This drama takes the form of a story told using documentary material as an intrinsic part of the narrative. In this journey through the dark side of 1950s urban life, the camera follows ...
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This drama takes the form of a story told using documentary material as an intrinsic part of the narrative. In this journey through the dark side of 1950s urban life, the camera follows Judith - a newly divorced woman looking for a fresh start - through the streets of Los Angeles as she encounters the strange denizens of the city, ranging from trendsetters to religious fanatics. All the tawdry and desperate faces of this world become a mirror for Judith's personal failures and struggles to claim her new life. Written by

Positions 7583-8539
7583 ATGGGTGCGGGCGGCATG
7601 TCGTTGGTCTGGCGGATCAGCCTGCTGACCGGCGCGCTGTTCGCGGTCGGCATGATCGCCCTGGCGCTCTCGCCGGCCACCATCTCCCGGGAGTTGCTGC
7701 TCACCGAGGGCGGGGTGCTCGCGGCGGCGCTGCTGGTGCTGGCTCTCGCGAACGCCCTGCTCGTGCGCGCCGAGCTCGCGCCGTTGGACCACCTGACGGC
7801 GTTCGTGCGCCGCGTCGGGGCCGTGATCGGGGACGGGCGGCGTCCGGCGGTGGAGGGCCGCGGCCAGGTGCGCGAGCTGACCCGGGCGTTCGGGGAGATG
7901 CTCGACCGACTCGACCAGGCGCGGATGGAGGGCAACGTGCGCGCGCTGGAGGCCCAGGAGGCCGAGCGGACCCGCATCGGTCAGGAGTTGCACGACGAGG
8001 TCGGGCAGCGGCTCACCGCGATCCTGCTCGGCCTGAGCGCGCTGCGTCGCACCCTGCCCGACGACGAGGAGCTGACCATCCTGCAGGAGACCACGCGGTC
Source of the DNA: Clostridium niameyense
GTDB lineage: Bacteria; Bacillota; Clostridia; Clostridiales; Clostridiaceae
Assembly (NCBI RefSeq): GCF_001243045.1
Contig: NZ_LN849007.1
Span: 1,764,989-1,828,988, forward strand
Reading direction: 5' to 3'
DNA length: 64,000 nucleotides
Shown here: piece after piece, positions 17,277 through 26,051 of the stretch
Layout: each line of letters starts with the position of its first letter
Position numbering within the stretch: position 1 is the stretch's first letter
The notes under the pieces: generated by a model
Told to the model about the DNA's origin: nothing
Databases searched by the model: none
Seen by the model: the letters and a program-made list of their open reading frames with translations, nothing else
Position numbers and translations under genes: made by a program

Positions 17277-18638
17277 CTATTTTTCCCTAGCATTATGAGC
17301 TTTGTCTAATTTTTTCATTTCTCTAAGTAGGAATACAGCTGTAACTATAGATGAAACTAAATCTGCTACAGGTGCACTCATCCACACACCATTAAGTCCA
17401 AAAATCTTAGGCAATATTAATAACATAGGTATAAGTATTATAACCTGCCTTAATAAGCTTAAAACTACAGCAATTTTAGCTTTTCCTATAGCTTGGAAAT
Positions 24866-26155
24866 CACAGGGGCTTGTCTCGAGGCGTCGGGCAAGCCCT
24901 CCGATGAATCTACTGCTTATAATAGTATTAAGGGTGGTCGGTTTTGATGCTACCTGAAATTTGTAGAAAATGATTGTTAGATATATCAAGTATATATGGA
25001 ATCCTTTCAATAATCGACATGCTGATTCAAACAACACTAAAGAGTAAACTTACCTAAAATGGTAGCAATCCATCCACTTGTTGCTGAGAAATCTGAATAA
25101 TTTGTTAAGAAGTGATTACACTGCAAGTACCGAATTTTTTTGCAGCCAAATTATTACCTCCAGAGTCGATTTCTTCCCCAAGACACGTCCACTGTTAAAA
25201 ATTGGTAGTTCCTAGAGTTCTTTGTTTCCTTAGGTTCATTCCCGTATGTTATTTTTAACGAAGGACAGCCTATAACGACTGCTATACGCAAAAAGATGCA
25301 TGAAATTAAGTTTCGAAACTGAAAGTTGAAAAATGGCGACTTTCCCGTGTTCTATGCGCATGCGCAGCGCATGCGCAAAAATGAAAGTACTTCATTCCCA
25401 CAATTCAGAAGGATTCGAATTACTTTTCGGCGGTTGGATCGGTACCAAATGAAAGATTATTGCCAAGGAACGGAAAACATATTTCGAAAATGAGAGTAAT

Fiona Kelleghan <firstname.lastname@example.org>
POET: "What's you name, traveller?" WOMAN: "Judith X" POET: "What's the X?" WOMAN: "X-Mcguire. I'm divorced." POET: "Alone?" WOMAN: "Alone" POET: "Why?" WOMAN "Because the touch of human skin makes me sick!"
Amazingly realistic depiction of life after divorce
One of cinematographer Haskell Wexler's earliest efforts that unabashedly reflects the influence of Edward Hopper and depressing street scenes. Barbara Baxley's heartfelt "everywoman" performance is nothing short of amazing. The supporting cast, led by Herschel Bernardi, is also magnificent. THe funny thing about this chronolgue of American hopelessness is that it is much better known in the European Art House circuit than here among the US indy crowd. It definitely should get more exposure; I give it 10 out of 10.
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